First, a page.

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Economic Times
09 August 2010
By Dheeraj Tiwari
New Delhi, India

Insurance companies have taken their fight against hospitals for overcharging patients covered by health insurance to the finance ministry, seeking support for their plan to take hospitals off the preferred list if they do not reduce drastically the costs of standard procedures. The insurers have presented a detailed report to the finance ministry, naming the big hospitals and the amount they charge to the health insurance holders for some of the standard procedures, which is often double of what it costs a patient who pays out of his own pocket.

"This (overcharging) has serious consequences for the stability and solvency of the insurance companies," said a senior finance ministry official, adding that the ministry would take a view soon as the near Rs 2,000–crore losses of health insurance portfolio is unsustainable. Hospitals under the preferred network provide cashless hospitalisation services to policyholders.

Withdrawing the tag would affect both hospitals and patients. These hospitals will lose business to ones still on the preferred network, creating pressure on a lesser number of hospitals. Alternatively, patients will have to settle the bill themselves and claim a refund later from insurance company, which can be a very tedious process with risk of the claim being rejected.

Shankar Nath, CEO, Policy Tiger, an online insurance comparison portal, feels creating a stake for policyholders through a co–pay system will bring more pressure on hospitals to keep the cost of treatment low. "If a system can be set up, wherein 80% of the cost is borne by the insurer and the rest 20% by the person insured himself, he will question the hospital about inflated charges," he said.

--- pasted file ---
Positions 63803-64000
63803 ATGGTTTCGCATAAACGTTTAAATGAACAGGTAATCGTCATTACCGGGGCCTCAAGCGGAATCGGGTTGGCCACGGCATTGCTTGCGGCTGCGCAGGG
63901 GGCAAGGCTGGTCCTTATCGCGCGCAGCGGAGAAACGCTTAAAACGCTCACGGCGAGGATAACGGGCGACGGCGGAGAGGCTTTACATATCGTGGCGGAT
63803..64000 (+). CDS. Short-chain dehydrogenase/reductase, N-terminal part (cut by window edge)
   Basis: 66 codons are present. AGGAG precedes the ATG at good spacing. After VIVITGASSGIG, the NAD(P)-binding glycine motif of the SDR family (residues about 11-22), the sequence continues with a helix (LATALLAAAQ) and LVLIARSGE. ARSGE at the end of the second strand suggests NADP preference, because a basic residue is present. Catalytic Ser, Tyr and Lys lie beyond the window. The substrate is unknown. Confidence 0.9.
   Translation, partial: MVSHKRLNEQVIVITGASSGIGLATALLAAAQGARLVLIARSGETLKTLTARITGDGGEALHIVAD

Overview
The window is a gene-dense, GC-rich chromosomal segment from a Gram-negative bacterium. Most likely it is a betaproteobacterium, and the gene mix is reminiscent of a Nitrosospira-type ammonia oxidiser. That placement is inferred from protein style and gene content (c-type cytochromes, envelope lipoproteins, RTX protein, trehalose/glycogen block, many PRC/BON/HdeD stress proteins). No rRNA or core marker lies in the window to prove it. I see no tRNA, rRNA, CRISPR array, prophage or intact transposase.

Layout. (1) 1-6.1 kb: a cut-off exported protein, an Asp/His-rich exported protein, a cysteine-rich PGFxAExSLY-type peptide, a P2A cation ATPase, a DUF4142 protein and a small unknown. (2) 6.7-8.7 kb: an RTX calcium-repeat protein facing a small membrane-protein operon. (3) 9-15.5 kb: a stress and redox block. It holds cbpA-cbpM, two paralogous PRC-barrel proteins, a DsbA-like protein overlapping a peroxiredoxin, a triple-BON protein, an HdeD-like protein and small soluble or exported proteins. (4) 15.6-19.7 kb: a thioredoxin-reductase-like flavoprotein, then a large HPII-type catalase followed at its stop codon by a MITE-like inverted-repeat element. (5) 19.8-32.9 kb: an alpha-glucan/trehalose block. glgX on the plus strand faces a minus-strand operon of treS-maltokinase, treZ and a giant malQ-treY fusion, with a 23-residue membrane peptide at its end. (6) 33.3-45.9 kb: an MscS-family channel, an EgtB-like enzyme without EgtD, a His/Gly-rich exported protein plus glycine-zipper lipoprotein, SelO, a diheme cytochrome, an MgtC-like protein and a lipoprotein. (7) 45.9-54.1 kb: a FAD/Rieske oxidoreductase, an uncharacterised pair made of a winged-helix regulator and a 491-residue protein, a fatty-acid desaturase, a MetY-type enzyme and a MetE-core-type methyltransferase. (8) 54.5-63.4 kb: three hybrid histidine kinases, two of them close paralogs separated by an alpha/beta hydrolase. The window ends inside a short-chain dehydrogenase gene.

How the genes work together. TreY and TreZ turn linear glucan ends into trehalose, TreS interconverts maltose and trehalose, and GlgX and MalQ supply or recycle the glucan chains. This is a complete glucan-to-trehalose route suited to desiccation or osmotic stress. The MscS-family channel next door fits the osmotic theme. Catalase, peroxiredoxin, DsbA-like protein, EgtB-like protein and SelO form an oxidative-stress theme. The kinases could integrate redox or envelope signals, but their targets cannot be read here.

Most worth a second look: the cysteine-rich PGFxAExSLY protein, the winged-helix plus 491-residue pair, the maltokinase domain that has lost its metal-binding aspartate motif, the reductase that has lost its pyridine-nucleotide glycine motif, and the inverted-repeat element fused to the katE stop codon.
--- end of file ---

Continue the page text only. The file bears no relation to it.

The insurance regulator, Insurance Regulatory and Development Authority (IRDA), has already written to the health ministry requesting it to prescribe standard operating procedures for hospitals to bring uniformity in pricing. "Apart from surgery cost, other components such as consultancy charges, investigation charges and other expenses are also disproportionate, which needs to be looked into," the official said.

The move comes after the leading insurance companies, including the four state–owned ones, had withdrawn the cashless facility for 150 private hospitals of the National Capital Region from July, 1 in protest against highly inflated cost of treatment. The cashless facility for emergency, ICU, cardiac care and trauma cases was restored after the industry body CII managed to get all stakeholders – hospitals, insurance companies and third party administrators – together but the dispute continues.

According to chairman of a state–run general insurance firm, the insurers have told the finance ministry that if the hospitals don't bring down the rates, they'll have no option but to increase the premium charges. "Only 5% of the total population has access to insurance–funded health care, increasing the premium charges can drive away potential beneficiaries," he said. As of now health insurance is a loss making business for insurers with gross claim ratio is as high as 105%, which means that for a premium of Rs 100 collected, the claim received by insurance firm is Rs 105.

Public Sector insurers currently hold 59% share in the health insurance segment, which has a total premium of Rs 8,305 crore.

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